• Sri Maha Mariamman Temple – One of the most elaborate Hindu temples in the country, it boasts a magnificent 22m high gate tower and portico adorned with intricately carved images of Hindu deities.

Origin of the Central Market

The Central Market was once utilized as the city’s main fresh-produce market. The Central Market is one of the oldest buildings in the city dating back as far as 1930. It was heading towards demolition when it was no longer serving its purpose but was remodeled and reopened as a modern shopping complex in the 1980s.

What to see in the Central Market

Currently, the Central Market is also known as the Cultural Bazaar where it is a market place dedicated for arts and craft shops. You can see various array of products such as wood carvings, batik, pottery, paintings and traditional kites on sale here. Besides, there are a number of other outlets that sell an assortment of goods ranging from guitars to ladies’ wigs.

The Central Market Kuala Lumpur is arranged in a stall concept, representing the traditional market that has existed in Kuala Lumpur since the 1800s. Travelers can scroll through the many sections that exists within the Central Market, from the Lorong Melayu, Straits Chinese, and Lorong India which is located on the west wing.

The second floor hosts a food court, offering an array of food. Notable are two-storey and single- storey buildings resembling the kampong-style houses representing the many ethnic groups living harmoniously in Kuala Lumpur.

Source: Wikipedia

Bargain is the order of the day!

Tourists are advised to bargain to get reasonable price as prices for art and craft products tend to be high in the first place. Aside from being a market place for art and craft product, the Central Market is also a food heaven where it houses a food court upstairs offering all sorts of Malaysian dishes from different states. There are also a few restaurant scattered around the place.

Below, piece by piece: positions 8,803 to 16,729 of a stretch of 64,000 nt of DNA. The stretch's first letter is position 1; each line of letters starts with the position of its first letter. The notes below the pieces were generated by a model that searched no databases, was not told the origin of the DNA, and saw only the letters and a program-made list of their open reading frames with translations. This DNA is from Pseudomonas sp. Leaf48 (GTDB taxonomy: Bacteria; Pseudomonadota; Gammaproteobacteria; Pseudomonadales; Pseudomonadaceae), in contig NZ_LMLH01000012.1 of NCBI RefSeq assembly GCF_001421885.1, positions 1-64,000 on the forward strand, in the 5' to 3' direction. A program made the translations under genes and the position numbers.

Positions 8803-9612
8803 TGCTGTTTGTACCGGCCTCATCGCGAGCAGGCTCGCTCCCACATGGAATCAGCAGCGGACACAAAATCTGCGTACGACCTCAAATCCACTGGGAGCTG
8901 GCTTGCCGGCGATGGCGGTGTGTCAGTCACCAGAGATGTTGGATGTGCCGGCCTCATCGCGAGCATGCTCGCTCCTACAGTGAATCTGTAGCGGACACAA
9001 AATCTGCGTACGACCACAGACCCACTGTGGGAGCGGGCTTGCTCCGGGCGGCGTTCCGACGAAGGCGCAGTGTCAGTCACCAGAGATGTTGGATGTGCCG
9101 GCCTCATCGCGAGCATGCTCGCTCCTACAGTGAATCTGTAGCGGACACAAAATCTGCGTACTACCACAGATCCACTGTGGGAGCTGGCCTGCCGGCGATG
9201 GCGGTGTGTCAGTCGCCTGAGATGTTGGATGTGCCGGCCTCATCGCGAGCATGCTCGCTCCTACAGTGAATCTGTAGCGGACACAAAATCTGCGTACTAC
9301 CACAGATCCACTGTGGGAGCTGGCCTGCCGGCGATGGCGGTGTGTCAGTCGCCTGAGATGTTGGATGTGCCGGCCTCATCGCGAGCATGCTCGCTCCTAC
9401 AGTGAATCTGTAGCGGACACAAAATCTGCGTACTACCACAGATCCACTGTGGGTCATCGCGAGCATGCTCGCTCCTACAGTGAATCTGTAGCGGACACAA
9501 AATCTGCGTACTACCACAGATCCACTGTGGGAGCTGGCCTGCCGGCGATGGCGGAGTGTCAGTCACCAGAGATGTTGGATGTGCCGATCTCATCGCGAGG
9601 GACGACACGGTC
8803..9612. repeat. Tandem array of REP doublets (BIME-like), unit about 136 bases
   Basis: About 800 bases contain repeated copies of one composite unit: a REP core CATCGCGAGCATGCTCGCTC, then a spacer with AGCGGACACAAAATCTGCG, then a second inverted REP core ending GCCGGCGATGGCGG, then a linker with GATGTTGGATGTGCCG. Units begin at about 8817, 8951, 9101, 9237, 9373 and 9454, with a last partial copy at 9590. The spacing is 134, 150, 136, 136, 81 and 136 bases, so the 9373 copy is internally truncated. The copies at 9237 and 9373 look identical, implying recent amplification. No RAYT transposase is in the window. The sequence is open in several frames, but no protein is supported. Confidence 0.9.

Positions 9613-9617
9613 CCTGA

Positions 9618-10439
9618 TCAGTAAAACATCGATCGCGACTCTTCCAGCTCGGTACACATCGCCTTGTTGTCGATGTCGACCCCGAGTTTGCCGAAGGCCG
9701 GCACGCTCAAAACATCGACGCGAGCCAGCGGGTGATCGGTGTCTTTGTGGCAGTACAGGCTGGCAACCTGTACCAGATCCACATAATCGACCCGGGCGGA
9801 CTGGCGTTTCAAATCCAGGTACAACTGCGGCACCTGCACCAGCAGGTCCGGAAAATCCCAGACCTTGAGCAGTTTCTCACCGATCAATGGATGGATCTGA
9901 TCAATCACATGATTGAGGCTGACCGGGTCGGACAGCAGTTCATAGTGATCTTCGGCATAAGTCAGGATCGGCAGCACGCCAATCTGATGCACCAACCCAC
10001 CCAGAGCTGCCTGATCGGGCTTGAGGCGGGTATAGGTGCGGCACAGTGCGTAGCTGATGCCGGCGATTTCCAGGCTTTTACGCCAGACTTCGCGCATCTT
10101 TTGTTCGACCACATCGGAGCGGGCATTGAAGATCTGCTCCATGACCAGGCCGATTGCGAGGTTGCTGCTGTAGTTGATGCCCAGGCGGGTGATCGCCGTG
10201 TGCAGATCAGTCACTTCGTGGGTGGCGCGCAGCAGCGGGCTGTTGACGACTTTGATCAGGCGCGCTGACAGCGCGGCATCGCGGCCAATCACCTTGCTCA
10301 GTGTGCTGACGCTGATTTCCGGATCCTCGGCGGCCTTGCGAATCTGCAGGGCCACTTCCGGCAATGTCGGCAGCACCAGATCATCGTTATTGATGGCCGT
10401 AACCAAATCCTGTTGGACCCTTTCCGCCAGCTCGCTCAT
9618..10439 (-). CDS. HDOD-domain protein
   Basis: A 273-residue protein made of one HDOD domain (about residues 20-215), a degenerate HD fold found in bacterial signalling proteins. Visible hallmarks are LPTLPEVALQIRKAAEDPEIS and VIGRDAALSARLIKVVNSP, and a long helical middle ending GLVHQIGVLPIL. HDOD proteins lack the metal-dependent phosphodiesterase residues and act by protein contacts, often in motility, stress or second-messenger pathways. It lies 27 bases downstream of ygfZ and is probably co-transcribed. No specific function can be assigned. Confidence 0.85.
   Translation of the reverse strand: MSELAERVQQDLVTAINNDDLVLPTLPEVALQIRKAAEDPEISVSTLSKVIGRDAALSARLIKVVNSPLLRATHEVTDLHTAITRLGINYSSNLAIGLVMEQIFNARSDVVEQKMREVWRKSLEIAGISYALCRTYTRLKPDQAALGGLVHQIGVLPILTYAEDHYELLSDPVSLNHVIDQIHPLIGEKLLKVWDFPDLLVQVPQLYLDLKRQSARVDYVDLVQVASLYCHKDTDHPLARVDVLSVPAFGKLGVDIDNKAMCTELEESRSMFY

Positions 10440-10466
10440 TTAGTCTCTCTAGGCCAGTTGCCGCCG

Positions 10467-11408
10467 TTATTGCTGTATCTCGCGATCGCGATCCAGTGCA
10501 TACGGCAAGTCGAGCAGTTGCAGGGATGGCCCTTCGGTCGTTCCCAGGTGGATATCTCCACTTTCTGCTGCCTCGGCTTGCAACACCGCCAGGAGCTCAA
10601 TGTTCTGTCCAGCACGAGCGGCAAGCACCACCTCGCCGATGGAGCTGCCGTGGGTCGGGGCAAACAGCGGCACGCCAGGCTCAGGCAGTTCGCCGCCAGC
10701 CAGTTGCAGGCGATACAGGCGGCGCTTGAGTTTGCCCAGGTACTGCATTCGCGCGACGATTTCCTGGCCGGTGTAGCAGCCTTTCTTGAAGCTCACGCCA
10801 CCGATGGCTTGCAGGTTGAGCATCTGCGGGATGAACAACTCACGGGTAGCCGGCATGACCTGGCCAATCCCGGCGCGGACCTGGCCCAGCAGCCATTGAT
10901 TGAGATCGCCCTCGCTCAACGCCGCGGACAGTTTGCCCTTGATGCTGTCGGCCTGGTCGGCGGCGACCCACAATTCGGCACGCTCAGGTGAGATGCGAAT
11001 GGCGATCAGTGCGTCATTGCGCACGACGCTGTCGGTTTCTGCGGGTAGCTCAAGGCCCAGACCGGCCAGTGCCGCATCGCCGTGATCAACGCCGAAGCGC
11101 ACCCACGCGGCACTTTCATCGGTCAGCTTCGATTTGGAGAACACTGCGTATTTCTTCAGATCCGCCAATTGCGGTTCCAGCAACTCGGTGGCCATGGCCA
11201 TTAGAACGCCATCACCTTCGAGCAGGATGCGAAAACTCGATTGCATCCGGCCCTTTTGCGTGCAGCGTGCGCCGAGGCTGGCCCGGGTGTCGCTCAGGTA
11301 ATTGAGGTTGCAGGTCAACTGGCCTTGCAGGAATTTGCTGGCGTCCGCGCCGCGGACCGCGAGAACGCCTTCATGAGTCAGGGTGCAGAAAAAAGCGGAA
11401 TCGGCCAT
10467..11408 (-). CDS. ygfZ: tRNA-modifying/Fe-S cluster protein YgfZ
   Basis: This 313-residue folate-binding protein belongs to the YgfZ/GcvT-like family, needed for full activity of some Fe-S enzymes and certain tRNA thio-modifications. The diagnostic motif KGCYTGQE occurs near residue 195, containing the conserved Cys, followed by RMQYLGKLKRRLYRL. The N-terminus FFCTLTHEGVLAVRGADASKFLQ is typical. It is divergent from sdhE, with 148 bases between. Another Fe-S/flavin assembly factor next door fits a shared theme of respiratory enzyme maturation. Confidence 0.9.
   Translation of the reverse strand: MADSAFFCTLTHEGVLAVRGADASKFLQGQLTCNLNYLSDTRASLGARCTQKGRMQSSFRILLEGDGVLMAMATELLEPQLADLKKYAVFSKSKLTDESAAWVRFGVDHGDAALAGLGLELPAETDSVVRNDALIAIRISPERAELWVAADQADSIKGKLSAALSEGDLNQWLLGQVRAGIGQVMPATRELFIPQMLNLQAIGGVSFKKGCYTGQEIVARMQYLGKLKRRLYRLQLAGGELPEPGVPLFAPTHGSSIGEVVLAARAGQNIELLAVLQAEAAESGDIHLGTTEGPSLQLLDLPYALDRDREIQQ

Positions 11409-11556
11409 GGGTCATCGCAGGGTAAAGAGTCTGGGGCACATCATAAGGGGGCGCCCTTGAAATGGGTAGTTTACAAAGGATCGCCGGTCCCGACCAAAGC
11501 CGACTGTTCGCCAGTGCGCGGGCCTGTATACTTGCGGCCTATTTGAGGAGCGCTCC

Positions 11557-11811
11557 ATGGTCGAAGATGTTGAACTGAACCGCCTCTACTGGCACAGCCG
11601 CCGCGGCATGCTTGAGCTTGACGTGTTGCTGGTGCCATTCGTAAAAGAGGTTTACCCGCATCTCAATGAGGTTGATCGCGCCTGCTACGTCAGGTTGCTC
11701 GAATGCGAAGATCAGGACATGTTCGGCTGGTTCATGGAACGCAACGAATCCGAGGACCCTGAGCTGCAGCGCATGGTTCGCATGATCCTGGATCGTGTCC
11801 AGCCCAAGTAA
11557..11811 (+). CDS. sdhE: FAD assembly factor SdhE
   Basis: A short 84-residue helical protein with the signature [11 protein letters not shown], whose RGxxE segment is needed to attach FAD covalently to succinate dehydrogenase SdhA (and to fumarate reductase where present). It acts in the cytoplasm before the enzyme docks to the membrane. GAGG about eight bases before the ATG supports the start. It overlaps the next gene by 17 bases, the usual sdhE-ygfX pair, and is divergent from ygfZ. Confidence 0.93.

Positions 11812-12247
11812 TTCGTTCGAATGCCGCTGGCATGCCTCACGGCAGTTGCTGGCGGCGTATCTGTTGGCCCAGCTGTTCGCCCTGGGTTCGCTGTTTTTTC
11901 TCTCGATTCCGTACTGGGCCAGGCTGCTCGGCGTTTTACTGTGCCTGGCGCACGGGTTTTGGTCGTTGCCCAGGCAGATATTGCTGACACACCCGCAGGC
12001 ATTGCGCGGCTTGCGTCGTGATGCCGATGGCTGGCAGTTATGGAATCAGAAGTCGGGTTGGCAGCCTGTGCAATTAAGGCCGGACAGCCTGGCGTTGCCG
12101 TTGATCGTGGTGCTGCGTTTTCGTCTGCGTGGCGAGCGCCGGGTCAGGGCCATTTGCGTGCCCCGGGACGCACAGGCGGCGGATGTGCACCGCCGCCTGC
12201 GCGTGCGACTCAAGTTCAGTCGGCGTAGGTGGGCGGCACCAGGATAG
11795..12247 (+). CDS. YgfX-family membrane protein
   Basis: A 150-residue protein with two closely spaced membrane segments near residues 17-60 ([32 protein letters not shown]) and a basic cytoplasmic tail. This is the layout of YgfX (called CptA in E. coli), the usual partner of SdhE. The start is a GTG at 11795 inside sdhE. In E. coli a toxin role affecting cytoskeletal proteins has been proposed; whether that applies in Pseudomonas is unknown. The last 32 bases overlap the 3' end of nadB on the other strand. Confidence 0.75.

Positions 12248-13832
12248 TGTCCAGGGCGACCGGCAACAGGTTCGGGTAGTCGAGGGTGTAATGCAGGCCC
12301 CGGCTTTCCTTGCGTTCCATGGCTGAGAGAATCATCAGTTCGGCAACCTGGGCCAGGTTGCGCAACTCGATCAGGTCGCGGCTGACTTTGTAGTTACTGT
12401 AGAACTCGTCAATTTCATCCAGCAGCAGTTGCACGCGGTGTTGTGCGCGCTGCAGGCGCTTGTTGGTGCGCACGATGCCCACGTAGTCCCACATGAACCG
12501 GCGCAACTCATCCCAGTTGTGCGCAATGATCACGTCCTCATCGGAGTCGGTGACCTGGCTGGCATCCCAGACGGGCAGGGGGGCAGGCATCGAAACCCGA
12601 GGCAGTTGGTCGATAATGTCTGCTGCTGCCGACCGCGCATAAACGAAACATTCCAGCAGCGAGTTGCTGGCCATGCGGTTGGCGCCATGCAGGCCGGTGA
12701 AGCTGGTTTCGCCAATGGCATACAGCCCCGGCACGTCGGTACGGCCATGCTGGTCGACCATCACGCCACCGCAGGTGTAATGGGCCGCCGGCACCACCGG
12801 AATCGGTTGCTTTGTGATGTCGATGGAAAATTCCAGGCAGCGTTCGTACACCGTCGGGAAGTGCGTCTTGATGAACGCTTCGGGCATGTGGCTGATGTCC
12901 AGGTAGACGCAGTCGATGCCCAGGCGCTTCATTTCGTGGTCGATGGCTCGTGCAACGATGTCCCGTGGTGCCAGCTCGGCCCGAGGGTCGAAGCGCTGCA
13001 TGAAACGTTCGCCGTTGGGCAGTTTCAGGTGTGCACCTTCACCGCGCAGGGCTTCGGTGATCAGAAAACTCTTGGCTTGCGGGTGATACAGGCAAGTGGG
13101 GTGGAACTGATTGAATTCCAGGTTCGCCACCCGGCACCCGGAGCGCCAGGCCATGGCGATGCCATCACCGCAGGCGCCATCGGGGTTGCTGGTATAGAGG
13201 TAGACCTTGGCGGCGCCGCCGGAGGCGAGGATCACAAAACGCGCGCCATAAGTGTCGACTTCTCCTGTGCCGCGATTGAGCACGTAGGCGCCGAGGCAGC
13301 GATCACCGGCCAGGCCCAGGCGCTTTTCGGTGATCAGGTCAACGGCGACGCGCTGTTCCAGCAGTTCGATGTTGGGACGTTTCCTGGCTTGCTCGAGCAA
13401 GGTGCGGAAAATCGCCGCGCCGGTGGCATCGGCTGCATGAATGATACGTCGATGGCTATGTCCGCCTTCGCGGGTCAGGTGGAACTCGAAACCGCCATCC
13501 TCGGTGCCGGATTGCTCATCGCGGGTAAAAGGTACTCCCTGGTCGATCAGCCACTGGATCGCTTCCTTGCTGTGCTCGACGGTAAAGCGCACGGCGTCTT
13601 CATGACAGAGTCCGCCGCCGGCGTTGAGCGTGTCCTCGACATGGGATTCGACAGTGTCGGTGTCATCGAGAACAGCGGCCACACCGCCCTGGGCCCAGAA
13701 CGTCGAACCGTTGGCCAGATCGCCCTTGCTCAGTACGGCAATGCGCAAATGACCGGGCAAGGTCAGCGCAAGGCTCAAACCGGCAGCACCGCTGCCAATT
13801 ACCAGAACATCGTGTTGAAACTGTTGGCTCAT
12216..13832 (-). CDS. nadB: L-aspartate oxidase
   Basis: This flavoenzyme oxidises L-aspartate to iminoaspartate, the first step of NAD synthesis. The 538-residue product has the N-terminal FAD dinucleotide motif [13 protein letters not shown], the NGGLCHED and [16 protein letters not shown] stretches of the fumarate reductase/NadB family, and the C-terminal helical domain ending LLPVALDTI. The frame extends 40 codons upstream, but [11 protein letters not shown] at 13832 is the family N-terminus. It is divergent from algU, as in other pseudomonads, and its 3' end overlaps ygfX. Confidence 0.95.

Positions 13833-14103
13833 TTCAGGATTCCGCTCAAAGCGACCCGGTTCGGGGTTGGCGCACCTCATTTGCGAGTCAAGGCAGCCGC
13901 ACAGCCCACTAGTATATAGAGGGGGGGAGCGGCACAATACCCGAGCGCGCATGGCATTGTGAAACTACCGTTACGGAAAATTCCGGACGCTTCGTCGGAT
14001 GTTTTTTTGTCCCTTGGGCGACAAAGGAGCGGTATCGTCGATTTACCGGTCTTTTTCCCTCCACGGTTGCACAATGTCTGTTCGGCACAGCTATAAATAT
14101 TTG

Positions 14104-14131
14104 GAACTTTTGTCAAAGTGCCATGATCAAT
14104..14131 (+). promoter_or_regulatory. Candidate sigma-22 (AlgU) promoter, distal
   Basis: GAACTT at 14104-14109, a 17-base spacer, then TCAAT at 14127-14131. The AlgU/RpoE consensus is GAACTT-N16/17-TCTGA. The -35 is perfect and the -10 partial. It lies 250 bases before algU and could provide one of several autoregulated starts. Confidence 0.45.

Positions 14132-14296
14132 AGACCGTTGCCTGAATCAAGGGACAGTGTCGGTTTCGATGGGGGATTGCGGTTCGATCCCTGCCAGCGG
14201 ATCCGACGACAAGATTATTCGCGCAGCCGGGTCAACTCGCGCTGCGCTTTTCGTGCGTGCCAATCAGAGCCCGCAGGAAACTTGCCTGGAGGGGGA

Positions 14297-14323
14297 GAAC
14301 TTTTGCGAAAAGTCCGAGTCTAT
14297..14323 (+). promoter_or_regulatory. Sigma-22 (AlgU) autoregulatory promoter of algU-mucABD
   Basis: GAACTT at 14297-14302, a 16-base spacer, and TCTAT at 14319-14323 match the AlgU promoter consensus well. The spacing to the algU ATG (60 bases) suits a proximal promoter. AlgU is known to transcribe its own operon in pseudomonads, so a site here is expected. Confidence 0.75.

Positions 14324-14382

All in all, the Central Market is worth visiting to get a glimpse of the local art and craft products. Other than that, if you are lucky enough, sometimes you might be able to see some cultural performance at the Central Market as the place is also a venue for free cultural performance.

Visiting Hours

The market place is opened daily throughout the day. The best time to visit the place is around 10am when most of the traders are starting to operate their businesses.

Getting To Central Market Kuala Lumpur

Strategically located in the heart of Kuala Lumpur and close to the public transportation hub, Central Market Kuala Lumpur is linked to major destinations and hotels. It is also located near the KL Sentral interchange station which provides fast and convenient connections to most parts of Kuala Lumpur as well as the Kuala Lumpur International Airport.

Source: centralmarket.com.my

The Central Market is located at Petaling Street. It can be reached via LRT and you can stop at the Masjid Jamek LRT station. The market place is within a 15 to 20 minutes of walking distance from the LRT station.

More Pictures of Central Market


Arts and crafts at Central Market, KL


Arts and crafts shops at Central Market, KL


Batik Exhibition at Central Market, KL